On April 6, 1964, the Holy See became a Permanent Observer Mission to the United Nations and established its Mission in New York City. This was fitting, not only because of the growing involvement of the Holy See in UN deliberations, but above all because the four pillars of the UN as enshrined in its Charter dovetail very well with four main pillars of Catholic Social Teaching: the prevention of war and the promotion of peace; the protection and advance of human dignity and rights; human development; and helping nations to keep their word and honor international treaties and law.
The Holy See enjoys by its own choice the status of Permanent Observer at the United Nations, rather than of a full Member. This is due primarily to the desire of the Holy See to maintain absolute neutrality in specific political problems.
In its 54 years of existence of the Holy See Mission in New York, there have been five Papal visits to the United Nations.
Papal Visits to the UN
"As you know very well, peace is not built merely by means of politics and a balance of power and interests. It is built with the mind, with ideas, with the works of peace." -Blessed Paul VI to the UN General Assembly on October 4, 1965
Saint John Paul II visited the UN twice: on October 2,1979 and October 5, 1995.
On April 18, 2018, Pope Benedict XVI delivered an address to the UN General Assembly.
Pope Francis visited the UN on September 25, 2015 and said "War is the negation of all rights and a dramatic assault on the environment. If we want true integral human development for all, we must work tirelessly to avoid war between nations and peoples."
To read the words of Pope Francis at the UN and to watch him speak at the UN, click here.
To read the words of past Popes at the UN, click here.
What is the distinction between the Holy See and the Vatican?
The term "Holy See" refers to the supreme authority of the Pope as Bishop of Rome and head of the college of Bishops. It is the central government of the Roman Catholic Church. As such, the Holy See is an institution which, under international law and in practice, has a legal personality that allows it to enter into treaties as the juridical equal of a State and to send and receive diplomatic representatives.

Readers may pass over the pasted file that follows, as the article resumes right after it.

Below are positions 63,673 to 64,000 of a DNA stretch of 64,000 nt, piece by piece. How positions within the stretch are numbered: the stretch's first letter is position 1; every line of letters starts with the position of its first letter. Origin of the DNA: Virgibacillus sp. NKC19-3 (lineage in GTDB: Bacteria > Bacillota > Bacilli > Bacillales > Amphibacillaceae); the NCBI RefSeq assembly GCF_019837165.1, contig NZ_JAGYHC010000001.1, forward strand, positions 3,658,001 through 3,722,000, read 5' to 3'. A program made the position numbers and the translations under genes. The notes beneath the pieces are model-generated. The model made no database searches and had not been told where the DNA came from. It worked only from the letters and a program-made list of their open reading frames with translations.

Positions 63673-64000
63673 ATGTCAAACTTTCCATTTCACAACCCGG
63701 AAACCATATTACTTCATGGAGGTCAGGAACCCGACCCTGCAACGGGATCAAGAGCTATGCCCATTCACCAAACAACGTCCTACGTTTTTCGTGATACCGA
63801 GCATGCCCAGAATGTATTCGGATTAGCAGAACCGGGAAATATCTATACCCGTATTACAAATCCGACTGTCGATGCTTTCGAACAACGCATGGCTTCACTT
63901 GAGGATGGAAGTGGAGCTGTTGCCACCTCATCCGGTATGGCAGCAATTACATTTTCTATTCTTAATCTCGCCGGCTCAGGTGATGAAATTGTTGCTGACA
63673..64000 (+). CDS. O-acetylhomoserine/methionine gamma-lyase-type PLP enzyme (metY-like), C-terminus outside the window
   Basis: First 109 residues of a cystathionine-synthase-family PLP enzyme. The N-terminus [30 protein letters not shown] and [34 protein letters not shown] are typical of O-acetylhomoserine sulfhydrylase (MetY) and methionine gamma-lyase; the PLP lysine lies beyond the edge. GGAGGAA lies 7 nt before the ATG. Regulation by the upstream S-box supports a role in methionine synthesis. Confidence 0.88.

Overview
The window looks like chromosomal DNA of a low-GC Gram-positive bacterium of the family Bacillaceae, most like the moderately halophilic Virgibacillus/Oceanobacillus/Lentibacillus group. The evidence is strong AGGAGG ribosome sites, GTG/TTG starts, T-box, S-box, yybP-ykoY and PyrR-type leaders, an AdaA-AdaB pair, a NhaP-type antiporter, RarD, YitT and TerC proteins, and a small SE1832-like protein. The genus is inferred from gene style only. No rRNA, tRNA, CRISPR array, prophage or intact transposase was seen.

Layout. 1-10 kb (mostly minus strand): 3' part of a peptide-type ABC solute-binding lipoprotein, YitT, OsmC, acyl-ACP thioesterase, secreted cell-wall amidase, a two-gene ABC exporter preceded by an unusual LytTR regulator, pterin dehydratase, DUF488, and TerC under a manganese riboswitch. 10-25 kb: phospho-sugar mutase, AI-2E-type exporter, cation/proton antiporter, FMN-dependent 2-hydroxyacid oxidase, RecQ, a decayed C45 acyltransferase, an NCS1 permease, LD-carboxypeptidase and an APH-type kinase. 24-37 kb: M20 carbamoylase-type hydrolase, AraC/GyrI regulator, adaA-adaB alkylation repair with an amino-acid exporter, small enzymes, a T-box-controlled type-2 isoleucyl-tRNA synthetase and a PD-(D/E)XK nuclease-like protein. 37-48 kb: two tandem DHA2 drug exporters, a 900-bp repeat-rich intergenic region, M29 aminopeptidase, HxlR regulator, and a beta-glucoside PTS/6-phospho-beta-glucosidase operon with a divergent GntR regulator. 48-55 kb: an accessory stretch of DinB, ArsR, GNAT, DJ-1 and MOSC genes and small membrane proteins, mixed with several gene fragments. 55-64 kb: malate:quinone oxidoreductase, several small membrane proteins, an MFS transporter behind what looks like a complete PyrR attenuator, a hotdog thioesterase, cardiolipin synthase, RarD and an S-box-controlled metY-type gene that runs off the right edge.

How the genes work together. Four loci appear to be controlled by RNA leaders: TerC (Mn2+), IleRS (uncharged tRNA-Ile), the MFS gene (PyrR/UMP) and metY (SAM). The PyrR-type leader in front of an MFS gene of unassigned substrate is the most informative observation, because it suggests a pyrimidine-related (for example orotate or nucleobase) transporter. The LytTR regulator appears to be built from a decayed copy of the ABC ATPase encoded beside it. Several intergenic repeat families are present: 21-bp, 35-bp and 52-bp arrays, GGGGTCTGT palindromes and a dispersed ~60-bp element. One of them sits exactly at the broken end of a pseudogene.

Vatican City is the physical or territorial base of the Holy See, almost a pedestal upon which is posed a much larger and unique independent and sovereign authority/rule: that of the Holy See. The State of Vatican City itself also possesses a personality under international law and, as such, enters into international agreements. However, it is the Holy See which internationally represents Vatican City State. In fact, when the Holy See enters into agreements for Vatican City State, it uses the formula: "acting on behalf and in the interest of the State of Vatican City. "
Holy See Diplomacy
Since the fourth century, and well before the constitution of the Papal States, the Apostolic See has sent and received diplomatic missions. On February 11, 1929 the Holy See and Italy resolved the "Questione Romana" following the cessation of the Papal States by signing the Lateran Treaty. By means of this Treaty, Vatican City State came into existence. Article 12 of the Treaty notes that diplomatic relations with the Holy See are governed by the rules of International Law. Years later, the Vienna Convention on Diplomatic Relations (1961), convened for the purpose of codifying diplomatic law, went even further by formally recognizing the practice accepted by any receiving State regarding the precedence of the representative of the Holy See within the Diplomatic Corps (Art. 16, §3). The Holy See now has diplomatic relations with 182 of the 193 countires in the world, with 116 Apostolic Nunciatures and Permanent Missions across the globe, endowing the Holy See with one of the world's most extensive diplomatic networks.